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Mon 30 Sep 2019 09:02 AM

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Dubai students get science lesson straight from space

Emirati astronaut Hazzaa Al Mansoori takes part in second Q&A session from ISS

Dubai students get science lesson straight from space
Hazzaa Al Mansoori shared a series of photos with the team at the Mohammed bin Rashid Space Centre, MBRSC, conducting an experiment on bone status indexes, body composition, and endocrine regulation in astronauts.

Students in Dubai were given a science lesson straight from space on Sunday as Emirati astronaut Hazzaa Al Mansoori conducted his second live broadcast from the International Space Station.

Potential future astronauts looked on in awe at the footage from the ISS, as Al Mansoori bounced around the station, did a somersault and answered questions, with the UAE flag positioned proudly behind him.

Al Mansoori, who is the first Emirati astronaut, revealed that the temperature in the ISS is 22 degrees Celsius and the main source of oxygen comes “from a process carried out on water”.

He also told students that learning the Russian language – he has been conducting experiments at the ISS with Russian cosmonaut Oleg Skripochka - wasn’t easy, but he has also managed to teach his fellow astronauts some Arabic phrases.

He said he keeps in touch with family via special telephones and email and, in the small amount of spare time he has, he reads ‘My Story’ by Sheikh Mohammed bin Rashid.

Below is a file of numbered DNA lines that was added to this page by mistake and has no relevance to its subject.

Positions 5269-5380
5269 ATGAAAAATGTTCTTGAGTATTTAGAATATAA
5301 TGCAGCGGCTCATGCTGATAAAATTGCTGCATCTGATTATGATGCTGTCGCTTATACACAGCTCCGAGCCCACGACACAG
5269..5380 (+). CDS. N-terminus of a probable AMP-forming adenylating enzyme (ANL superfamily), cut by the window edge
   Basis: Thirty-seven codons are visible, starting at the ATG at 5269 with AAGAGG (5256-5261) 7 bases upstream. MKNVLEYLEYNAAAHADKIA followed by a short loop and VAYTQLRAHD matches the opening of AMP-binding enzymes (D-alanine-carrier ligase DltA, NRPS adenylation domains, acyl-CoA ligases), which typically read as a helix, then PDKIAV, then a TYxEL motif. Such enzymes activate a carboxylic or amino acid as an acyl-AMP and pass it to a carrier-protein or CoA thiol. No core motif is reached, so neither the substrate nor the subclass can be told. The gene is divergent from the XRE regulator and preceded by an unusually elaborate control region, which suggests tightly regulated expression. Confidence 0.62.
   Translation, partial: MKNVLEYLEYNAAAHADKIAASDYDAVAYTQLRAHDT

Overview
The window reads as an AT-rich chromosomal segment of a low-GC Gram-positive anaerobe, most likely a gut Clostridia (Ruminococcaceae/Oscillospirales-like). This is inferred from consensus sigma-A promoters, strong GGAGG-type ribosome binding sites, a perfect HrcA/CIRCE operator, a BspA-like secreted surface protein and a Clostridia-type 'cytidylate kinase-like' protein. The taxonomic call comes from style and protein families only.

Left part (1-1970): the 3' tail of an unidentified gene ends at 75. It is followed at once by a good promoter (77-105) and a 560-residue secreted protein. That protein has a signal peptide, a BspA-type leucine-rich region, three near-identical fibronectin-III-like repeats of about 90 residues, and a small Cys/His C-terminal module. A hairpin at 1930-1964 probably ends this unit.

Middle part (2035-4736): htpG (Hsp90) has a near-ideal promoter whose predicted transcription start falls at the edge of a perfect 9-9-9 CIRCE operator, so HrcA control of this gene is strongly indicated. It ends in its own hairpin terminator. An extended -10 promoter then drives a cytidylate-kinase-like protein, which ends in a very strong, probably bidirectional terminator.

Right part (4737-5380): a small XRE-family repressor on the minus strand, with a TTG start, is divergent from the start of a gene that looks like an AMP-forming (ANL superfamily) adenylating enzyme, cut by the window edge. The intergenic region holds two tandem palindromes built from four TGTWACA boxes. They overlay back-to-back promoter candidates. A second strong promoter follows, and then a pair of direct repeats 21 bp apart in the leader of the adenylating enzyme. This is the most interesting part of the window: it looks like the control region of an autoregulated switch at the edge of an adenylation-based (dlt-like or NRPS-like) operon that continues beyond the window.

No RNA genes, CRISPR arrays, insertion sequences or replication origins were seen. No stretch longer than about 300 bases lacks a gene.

Al Mansoori also shared a series of photos with the team at the Mohammed bin Rashid Space Centre (MBRSC) conducting an experiment on bone status indexes, body composition, and endocrine regulation in astronauts. This experiment on Osteology is conducted in cooperation with the Russian Space Agency Roscosmos.

The pictures show Al Mansoori and Skripochka while using the station’s equipment to conduct the experiment. He also appears in a different picture as he calculates his body mass index to study the impact of microgravity on bone density.

Al Mansoori will conduct 16 scientific experiments in cooperation with international space agencies, including Roscosmos, the European Space Agency, ESA, NASA, and Japan Aerospace Exploration Agency, JAXA.

Six of these experiments will be conducted in microgravity, and the results of the two environments will later be compared. The experiments include studying the reaction of vital indicators of the human body aboard the ISS, as well as other physical, biological and chemical experiments.

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